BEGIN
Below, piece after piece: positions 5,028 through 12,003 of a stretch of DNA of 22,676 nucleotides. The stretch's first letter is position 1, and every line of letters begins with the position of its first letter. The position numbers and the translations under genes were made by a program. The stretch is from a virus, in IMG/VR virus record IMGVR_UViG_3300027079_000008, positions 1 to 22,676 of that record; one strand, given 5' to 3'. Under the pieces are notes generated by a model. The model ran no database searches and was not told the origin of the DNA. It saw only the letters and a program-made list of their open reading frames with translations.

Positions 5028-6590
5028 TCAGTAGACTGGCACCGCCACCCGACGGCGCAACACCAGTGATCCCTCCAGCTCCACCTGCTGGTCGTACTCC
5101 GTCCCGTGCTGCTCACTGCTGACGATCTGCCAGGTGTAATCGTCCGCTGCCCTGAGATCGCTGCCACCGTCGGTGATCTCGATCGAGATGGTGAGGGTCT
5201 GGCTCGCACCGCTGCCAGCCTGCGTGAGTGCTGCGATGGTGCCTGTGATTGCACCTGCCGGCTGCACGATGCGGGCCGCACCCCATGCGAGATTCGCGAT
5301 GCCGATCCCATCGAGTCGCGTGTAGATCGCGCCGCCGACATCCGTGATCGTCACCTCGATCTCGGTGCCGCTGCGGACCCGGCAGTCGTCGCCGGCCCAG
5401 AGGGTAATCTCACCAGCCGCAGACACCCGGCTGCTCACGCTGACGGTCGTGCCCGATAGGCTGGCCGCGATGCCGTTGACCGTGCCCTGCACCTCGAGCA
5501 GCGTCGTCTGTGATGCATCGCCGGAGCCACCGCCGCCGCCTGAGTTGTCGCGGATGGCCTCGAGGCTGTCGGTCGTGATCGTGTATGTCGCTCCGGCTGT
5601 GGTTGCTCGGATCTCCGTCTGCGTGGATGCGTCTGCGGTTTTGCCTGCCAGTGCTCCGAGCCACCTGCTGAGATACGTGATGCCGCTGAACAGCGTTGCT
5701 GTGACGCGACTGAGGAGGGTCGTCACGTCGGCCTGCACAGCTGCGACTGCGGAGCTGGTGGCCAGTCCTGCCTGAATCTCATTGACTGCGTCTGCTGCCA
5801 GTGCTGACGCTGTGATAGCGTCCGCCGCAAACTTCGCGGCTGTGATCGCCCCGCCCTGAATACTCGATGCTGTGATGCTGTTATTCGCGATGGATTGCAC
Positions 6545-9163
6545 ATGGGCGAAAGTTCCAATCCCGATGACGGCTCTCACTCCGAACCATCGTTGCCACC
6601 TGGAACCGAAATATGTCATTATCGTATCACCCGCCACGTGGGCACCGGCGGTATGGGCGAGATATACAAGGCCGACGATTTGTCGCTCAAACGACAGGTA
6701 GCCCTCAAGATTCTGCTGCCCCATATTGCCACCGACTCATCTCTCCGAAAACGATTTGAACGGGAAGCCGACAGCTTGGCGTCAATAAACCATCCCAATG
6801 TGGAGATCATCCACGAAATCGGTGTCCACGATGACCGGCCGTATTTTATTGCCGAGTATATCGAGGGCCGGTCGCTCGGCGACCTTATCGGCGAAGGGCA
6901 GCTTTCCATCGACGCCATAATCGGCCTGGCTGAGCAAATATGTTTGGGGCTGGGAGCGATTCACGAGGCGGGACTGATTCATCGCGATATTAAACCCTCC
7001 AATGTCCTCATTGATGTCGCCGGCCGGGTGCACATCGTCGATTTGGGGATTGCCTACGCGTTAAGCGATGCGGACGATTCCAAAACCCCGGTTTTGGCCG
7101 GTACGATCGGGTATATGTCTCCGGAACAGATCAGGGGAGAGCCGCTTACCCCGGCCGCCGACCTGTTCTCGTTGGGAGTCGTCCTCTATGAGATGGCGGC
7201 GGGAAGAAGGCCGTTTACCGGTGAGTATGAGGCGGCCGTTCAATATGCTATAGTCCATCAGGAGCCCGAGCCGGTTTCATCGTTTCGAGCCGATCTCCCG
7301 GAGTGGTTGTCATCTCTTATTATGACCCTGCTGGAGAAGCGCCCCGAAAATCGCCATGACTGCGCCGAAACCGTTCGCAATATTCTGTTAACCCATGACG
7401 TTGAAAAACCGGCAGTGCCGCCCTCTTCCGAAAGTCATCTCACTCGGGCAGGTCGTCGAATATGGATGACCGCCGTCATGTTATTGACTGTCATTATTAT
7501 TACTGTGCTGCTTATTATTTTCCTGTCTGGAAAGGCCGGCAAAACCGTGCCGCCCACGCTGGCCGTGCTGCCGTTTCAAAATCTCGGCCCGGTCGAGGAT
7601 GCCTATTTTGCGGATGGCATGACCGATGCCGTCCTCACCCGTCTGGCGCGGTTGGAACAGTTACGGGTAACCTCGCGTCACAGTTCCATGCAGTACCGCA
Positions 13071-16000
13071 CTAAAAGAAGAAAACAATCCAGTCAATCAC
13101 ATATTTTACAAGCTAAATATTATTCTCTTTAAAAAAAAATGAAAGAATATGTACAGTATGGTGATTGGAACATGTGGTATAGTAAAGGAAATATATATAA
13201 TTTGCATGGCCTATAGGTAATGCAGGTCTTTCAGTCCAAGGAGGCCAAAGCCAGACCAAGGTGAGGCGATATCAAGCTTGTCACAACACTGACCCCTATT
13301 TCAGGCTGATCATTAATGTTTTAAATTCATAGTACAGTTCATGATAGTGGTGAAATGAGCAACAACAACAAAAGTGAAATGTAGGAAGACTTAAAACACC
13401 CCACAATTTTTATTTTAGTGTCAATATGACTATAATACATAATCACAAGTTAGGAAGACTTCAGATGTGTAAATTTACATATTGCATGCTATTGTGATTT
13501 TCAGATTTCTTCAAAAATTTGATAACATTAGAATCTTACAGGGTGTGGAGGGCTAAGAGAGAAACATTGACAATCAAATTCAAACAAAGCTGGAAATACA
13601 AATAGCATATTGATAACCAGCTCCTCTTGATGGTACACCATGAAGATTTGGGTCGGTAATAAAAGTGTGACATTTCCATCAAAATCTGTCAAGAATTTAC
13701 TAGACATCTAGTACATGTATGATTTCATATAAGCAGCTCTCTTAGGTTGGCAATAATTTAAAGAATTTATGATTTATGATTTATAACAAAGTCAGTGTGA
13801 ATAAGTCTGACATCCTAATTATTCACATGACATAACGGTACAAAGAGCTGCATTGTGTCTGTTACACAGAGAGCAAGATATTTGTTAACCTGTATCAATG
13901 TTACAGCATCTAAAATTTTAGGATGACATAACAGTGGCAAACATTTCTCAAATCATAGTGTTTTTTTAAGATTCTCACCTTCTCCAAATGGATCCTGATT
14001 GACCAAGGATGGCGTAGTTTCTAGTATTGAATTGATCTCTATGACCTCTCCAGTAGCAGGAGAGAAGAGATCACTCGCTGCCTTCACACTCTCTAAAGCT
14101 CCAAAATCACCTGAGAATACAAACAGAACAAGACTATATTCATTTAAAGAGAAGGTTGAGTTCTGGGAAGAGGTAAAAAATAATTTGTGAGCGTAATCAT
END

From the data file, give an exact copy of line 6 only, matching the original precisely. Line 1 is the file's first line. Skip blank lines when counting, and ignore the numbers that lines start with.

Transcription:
5301 GCCGATCCCATCGAGTCGCGTGTAGATCGCGCCGCCGACATCCGTGATCGTCACCTCGATCTCGGTGCCGCTGCGGACCCGGCAGTCGTCGCCGGCCCAG